His work in chemical education, in addition to textbook co-authorship, involves incorporation of student-let teaching in the classroom and technology-based strategies in organic chemistry.
He has also developed experiments for undergraduate students inorganic laboratory and instrumental analysis courses. He has been a volunteer with the hands-on science program in Seattle public schools, and chair of the Puget Sound Section of the American Chemical Society. He lives in Seattle with his wife and two daughters.
Table of Contents
1. THE BASICS: Bonding and Molecular Structure.
2. REPRESENTATIVE CARBON COMPOUNDS: Functional Groups, Intermolecular Forces, and Infrared (IR) Spectroscopy.
3. AN INTRODUCTION TO ORGANIC REACTIONS AND THEIR MECHANISMS: Acids and Bases.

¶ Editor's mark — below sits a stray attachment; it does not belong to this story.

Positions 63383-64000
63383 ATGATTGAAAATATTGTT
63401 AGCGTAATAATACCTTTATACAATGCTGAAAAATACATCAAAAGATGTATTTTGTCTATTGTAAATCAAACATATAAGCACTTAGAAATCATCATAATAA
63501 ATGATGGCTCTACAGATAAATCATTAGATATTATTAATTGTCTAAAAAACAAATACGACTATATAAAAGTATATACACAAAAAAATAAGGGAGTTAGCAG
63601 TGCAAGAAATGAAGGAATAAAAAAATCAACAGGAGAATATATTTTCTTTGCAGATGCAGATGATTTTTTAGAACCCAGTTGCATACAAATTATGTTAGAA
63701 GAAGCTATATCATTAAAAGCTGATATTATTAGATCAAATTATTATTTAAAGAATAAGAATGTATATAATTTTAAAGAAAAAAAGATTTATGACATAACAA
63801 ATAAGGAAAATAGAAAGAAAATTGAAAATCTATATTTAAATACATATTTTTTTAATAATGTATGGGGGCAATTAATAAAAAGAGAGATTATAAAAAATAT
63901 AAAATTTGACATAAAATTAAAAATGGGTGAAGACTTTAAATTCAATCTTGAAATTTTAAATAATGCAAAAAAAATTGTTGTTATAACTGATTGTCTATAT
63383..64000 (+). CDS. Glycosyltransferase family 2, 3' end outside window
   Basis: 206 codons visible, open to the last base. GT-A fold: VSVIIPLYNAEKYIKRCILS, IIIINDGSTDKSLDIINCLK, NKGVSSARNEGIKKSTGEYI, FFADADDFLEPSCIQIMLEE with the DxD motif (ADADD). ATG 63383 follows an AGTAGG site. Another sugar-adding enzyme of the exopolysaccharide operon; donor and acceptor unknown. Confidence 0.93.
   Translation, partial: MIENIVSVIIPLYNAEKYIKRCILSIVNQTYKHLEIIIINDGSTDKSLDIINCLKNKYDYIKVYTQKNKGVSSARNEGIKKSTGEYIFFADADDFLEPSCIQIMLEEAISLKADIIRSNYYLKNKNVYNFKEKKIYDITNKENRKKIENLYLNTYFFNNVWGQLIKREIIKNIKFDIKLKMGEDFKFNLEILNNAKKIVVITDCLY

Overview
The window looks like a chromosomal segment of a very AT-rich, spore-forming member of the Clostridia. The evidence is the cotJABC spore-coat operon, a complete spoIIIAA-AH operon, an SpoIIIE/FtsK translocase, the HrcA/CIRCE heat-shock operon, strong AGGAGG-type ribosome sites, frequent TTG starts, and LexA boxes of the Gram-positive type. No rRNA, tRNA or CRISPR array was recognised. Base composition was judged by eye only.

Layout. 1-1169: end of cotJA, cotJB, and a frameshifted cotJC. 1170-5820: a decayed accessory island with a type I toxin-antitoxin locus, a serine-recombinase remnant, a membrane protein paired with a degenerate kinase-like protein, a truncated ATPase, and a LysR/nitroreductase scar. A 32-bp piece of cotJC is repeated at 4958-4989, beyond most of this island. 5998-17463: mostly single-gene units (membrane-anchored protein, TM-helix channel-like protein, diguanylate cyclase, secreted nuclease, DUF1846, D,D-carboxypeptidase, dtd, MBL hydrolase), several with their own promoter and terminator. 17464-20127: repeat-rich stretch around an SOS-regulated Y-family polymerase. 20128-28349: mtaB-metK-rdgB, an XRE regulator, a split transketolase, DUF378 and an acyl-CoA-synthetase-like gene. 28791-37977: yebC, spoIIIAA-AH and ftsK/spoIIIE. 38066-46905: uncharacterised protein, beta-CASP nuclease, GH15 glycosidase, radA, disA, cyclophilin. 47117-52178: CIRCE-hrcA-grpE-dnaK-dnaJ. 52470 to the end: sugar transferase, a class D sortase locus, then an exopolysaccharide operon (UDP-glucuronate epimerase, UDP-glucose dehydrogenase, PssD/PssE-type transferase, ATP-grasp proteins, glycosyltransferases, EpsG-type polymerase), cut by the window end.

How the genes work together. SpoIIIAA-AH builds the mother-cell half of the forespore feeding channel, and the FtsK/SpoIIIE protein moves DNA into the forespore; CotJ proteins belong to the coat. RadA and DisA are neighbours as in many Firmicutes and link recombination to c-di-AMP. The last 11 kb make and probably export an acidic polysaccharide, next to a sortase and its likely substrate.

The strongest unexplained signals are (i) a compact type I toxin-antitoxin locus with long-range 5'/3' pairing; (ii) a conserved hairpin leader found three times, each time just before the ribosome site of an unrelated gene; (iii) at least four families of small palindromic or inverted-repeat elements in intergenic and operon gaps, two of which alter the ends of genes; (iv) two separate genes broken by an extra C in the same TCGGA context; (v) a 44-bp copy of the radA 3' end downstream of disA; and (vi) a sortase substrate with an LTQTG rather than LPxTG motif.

4. NOMENCLATURE AND CONFORMATIONS OF ALKANES AND CYCLOALKANES.
5. STEREOCHEMISTRY: Chiral Molecules.
6. IONIC REACTIONS: Nucleophilic Substitution and Elimination Reactions of Alkyl Halides.
7. ALKENES AND ALKYNES I: Properties and Synthesis. Elimination Reactions of Alkyl Halides.
8. ALKENES AND ALKYNES II: Addition Reaction.
9. NUCLEAR MAGNETIC RESONANCE AND MASS SPECTROMETRY: Tools for Structure Determination.
10. RADICAL REACTIONS.
11. ALCOHOLS AND ETHERS.
12. ALCOHOLS FROM CARBONYL COMPOUNDS: Oxidation-Reduction and Organometallic Compounds.
13. CONJUGATED UNSATURATED SYSTEMS.
14. AROMATIC COMPOUNDS.
15. REACTIONS OF AROMATIC COMPOUNDS.
16. ALDEHYDES AND KETONES I: Nucleophilic Additions to the Carbonyl Group.
17. ALDEHYDES AND KETONES II: Enols and Enolates.
18. CARBOXYLIC ACIDS AND THEIR DERIVATIVES: Nucleophilic Addiction-Elimination at the Acyl Carbon.
19. SYNTHESIS AND REACTIONS OF ß-DICARBONYL COMPOUNDS: More Chemistry of Enolates.
21. PHENOLS AND ARYL HALIDES: Nucleophilic Aromatic Substitution.
24. AMINO ACIDS & PROTEINS.
25. NUCLEIC ACIDS & PROTEIN SYNTHESIS.
Answers to Selected Problems.